Ever since the end of World War II—and the widespread prosperity that brought about a historic baby boom, a healthy middle class, and suburban sprawl—a vibrant, manicured lawn has been synonymous with the American domestic ideal. Even for the many multifamily communities built in that postwar era, whether in the heart of the city or in the commuter hinterlands, nothing says “welcome home” quite like a swathe of healthy grass (with or without a literal white picket fence). From the Robert Moses ‘Towers in the Park’ concept to the abundant golf course communities throughout the U.S., developers have banked on the appeal of proximity to grass to market their units.
A couple of generations later, an expanse of green is still a major selling point for all types of housing. But the type of turf and where it is installed has changed over the years. Climate, culture, and—yes—COVID have changed what it means to have a ‘green’ community.
While the options for everything from type of grass to soil composition to irrigation techniques will vary from one location to another (and sometimes even within the same community), one message remains constant from those in the know: involving a competent professional is key. Landscapers and horticulturalists can advise on the ins and outs of seeds, weeds, and feeds, as well as determine the best time, frequency, and amount of watering, and provide optimal care throughout the seasons to keep your lawn looking its verdant best.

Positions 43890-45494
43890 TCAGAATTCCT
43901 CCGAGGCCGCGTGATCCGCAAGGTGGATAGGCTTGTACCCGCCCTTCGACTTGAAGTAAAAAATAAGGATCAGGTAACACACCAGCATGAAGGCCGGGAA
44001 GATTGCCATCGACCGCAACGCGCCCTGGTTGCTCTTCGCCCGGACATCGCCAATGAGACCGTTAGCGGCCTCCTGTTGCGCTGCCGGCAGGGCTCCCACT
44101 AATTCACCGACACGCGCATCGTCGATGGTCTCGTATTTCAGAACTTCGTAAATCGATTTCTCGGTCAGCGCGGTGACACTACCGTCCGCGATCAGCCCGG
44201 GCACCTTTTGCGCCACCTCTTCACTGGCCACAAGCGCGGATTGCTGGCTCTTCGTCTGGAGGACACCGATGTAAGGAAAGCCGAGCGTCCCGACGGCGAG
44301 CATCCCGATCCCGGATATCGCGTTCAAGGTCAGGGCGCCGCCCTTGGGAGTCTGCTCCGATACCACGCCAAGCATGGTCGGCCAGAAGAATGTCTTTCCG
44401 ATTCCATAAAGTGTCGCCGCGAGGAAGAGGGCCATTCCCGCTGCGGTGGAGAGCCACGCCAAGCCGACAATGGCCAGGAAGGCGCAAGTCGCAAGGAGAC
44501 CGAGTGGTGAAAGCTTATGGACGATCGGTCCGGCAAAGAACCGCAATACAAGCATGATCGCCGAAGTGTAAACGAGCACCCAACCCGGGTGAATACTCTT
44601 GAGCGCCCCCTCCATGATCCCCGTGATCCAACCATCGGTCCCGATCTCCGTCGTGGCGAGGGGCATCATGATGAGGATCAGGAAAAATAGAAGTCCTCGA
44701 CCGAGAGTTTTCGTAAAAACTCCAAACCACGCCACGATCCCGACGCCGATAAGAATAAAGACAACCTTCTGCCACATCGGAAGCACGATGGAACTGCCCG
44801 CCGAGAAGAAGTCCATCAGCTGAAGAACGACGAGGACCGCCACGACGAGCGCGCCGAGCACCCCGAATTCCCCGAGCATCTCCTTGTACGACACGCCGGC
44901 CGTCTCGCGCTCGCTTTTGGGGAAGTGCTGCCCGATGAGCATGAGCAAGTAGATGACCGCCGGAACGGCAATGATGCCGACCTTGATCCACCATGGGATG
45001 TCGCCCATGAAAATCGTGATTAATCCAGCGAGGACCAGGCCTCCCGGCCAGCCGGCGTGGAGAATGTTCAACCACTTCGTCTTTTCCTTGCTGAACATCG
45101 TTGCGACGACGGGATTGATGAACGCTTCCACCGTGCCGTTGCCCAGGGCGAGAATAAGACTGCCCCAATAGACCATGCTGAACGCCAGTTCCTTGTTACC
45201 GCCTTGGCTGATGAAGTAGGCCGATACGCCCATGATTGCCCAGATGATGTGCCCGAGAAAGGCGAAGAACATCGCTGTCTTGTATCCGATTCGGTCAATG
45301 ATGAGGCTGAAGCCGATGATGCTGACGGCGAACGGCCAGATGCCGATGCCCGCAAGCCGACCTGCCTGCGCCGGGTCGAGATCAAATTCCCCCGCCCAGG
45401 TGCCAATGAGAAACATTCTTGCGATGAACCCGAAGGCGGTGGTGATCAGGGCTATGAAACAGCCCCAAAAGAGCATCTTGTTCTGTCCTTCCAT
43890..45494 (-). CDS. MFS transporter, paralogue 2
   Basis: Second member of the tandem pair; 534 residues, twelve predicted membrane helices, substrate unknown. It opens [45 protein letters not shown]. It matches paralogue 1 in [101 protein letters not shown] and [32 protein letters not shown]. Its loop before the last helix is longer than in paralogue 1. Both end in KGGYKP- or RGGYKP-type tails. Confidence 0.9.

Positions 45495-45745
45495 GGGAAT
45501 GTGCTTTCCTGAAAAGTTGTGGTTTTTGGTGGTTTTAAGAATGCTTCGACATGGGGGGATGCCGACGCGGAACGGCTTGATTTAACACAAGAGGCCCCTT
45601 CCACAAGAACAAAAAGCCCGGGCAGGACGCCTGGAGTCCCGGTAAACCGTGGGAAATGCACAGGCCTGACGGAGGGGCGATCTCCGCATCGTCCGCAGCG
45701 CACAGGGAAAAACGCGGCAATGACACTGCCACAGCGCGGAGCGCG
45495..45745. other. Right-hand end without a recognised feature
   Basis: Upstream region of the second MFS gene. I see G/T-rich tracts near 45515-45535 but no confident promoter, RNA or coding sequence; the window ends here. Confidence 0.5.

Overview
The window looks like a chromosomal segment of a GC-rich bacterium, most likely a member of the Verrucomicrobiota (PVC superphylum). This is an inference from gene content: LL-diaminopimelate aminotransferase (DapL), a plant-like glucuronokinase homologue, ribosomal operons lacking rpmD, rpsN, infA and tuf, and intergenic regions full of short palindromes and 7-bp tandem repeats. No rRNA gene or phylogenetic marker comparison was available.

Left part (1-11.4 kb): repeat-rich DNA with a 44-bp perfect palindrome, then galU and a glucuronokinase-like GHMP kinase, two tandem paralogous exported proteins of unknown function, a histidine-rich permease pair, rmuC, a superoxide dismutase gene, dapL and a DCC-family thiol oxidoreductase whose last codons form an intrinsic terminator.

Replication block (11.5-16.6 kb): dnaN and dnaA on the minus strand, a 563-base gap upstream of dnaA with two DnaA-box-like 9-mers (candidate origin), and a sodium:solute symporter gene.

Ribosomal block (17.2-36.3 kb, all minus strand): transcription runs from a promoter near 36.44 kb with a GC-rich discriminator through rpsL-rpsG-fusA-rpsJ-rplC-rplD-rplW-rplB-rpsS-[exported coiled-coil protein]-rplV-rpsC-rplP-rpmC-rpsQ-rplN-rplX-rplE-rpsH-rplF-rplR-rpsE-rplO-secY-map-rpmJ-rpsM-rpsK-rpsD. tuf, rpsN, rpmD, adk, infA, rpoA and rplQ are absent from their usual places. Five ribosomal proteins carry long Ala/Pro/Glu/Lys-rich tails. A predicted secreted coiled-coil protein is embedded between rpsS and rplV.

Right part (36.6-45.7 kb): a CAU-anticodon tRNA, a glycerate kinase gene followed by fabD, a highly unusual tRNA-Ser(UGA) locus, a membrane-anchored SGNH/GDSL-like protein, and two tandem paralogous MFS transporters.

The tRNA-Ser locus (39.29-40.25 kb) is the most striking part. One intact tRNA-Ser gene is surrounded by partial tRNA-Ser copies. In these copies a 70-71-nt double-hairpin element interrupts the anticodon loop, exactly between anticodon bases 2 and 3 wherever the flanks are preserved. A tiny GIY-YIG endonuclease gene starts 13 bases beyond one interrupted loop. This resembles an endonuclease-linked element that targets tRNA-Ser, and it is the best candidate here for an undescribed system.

One of those pros is Nicholas Carnovale, an account manager with BrightView Landscape Services, which provides landscape design and maintenance to co-ops, condos, HOAs, and other properties. The company has locations throughout the U.S., including New York, New Jersey, Massachusetts, Connecticut, Maryland, Delaware, Florida, Illinois, and Nevada. Of the Northeast region where he is located, Carnovale lists Kentucky bluegrass, perennial rye, and tall fescue as the most commonly grown turf grasses. Known as “cool season” species, these varieties are hardy enough for the tough winters and can go dormant in the hot summers, which Carnovale explains is a normal seasonal pattern for these grasses if they are not irrigated. (They’ll come back to life when the weather turns cooler; just don’t fertilize dormant grass, he warns.) “Each species is best used under certain conditions,” he continues. “You need to select the right species and/or a mix of species for your location.”
Matt Lindner, Lawn Care Program Director of national landscape stewards SavATree, agrees. “Different varieties thrive under different conditions,” he says. “You can’t just drive to your local Lowe’s and pick up a bag of mixed grass seed. You need to consider climate, precipitation, light, pests, maintenance, and the degree of wear your turf will undergo.” Given the size of many housing cooperatives and associations he works with in the Northeast, he continues, different parts of the same complex might have different growing conditions. For instance, if one area of the property gets full sun and has adequate irrigation, he might choose a bluegrass for that part of the landscape; if another parcel on the same property is shadier and drier, he’d plant fine fescues, “which can survive on much less water, around 3 to 4 hours of sunlight, and go dormant during times of stress.”